Design submitted by Anders from Sweden.
Anders says: I was on the tram about six months ago when I caught sight of a concrete buttress of some sort, which was shaped like a number of intersecting blocks. It was an interesting shape that I thought might make an interesting watch face, so I sketched out a few ideas. None of them worked, however, but I kept coming back to it.
At some point during this process I remembered the infinity mirror and it struck me that it should work very well with this concept. Last week I had another go at trying out some shapes, and I finally managed to simplify it enough while still keeping the visual interest. It seemed to have an urban quality; as skyscrapers with their glowing rows of windows rising into the mist and blocks of houses partly obscuring each other, creating new shapes.
The display is a fairly straightforward 12-5-9 variant, with a separate display section for each group. The first of the hour segments is in the bottom right of that section, for the single minutes it’s in the top left, and for the 10s of minutes it’s at the top. To maximise the mirror effect the display is negative, that is, all segments are on except for the current one. The only tricky part is the 10s of minutes section, which only has 4 segments. Zero could be shown by no segments being lit but that would be boring, so I decided to show it with two segments off and two on. Five is shown with all segments on. This could of course be easily altered if some other option is preferable.
The mirror display does have one major drawback, which is that the effective viewing angle is quite narrow. I have tried to remedy this by letting the indicators protrude a little distance from the edge of the display, which is an improvement but not a complete solution. The ‘mirror tunnel’ tunnel effect could be altered by making the bottom mirrors slightly pyramid-shaped. If the display is used in ‘always on’-mode battery life might also be an issue, but re-chargeable batteries should sort that out.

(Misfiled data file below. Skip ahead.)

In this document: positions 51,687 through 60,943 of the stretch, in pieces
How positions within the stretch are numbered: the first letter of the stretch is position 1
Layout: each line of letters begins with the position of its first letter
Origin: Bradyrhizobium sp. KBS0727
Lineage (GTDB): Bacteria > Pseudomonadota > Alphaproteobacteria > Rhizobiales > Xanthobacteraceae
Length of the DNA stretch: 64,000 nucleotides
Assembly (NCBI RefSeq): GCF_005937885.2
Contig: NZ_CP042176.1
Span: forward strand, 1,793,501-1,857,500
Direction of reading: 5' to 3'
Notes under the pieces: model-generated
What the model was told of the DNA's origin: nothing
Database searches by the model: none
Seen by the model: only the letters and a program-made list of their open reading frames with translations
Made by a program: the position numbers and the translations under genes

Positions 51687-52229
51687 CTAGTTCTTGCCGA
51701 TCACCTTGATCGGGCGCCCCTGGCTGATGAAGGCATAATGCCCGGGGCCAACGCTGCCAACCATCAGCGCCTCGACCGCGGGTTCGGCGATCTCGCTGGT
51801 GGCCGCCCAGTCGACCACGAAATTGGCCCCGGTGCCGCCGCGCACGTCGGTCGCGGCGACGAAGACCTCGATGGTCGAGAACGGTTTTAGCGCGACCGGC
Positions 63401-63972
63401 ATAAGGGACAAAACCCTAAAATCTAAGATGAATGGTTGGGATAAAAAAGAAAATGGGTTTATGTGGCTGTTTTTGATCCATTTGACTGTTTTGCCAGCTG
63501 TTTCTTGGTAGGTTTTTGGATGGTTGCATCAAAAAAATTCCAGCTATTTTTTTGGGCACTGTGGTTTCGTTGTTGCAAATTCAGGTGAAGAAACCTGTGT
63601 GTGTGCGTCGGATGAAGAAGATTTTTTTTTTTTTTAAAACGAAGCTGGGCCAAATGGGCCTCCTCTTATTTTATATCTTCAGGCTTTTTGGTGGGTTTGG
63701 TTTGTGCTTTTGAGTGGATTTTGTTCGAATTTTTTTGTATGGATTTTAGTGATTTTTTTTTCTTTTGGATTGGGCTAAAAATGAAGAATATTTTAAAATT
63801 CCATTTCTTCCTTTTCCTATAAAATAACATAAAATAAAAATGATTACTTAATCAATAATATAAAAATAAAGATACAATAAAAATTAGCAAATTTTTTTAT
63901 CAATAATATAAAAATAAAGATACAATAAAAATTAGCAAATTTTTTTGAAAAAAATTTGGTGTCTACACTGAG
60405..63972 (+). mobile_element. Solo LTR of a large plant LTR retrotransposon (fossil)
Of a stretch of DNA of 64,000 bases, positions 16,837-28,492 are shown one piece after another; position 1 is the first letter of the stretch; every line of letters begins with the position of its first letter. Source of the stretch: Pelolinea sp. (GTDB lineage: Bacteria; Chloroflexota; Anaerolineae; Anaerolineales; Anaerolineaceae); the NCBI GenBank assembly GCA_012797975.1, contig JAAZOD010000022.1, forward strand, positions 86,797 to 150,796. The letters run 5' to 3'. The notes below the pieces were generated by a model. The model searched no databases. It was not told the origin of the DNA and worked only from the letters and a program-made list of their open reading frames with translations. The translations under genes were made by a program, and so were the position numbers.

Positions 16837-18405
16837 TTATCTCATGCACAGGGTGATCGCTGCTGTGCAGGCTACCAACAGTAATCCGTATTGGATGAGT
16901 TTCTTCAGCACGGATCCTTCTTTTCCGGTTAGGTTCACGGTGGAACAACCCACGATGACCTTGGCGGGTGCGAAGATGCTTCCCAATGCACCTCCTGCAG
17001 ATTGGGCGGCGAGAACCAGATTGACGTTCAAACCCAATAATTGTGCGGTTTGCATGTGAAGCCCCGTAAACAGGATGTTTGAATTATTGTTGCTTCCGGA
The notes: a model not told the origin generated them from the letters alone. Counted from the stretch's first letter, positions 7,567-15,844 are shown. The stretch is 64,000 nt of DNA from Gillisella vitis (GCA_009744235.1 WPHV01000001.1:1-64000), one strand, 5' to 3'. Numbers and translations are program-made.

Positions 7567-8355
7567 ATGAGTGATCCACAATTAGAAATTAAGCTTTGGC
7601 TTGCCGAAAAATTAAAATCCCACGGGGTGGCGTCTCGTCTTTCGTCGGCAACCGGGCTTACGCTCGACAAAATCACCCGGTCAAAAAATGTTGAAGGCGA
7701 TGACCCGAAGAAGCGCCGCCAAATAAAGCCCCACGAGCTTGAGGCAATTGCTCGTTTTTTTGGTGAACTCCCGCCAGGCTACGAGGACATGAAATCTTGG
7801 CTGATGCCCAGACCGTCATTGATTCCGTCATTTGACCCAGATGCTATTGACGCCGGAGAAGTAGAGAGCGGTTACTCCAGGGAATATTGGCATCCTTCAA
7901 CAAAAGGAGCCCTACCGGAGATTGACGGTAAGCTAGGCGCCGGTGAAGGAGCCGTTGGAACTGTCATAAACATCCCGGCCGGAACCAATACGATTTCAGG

Styling is restrained, with an 80’s flavour. The shapes are quite simple; intersecting blocks of varying size that hopefully create and interesting whole. Material options are many, both metal and plastic would work. Colour-changing LEDs would give almost endless variation to the display.
The strap is also simple; an embossed rubber/leather strap in two widths which are joined with a buckle that echoes the shape of the watch body, with a single release button replacing the display sections. Skyline should be fairly easy to manufacture as the elements of the mirror display essentially sits on top of a standard, flat LED display.
The target audience for this design would be urban, probably fairly young and with an eye for the elegant. People with a geometric bent should also get a kick out of it. Material options, colours and so on could steer the appeal toward the executive or the street end of the spectrum.
I’ve updated the display slightly, adding one segment to the single minutes and two to the tens of minutes. This way the symmetry of the latter is retained and both minute sections begin with a ‘0’ segment, the singles in the top left and the tens in the upper right. This means there are always one segment off for these sections. The hour section is unaffected but could be adjusted to also have a ‘0’ segment, showing hours 0-11.
As you can see from the images this update hardly changes the look of the design at all, and I hope the readers agree that it’s an improvement in readability. It’s almost embarrassing that I didn’t think of it in the first place, but I guess I was too busy ‘simplifying’. =)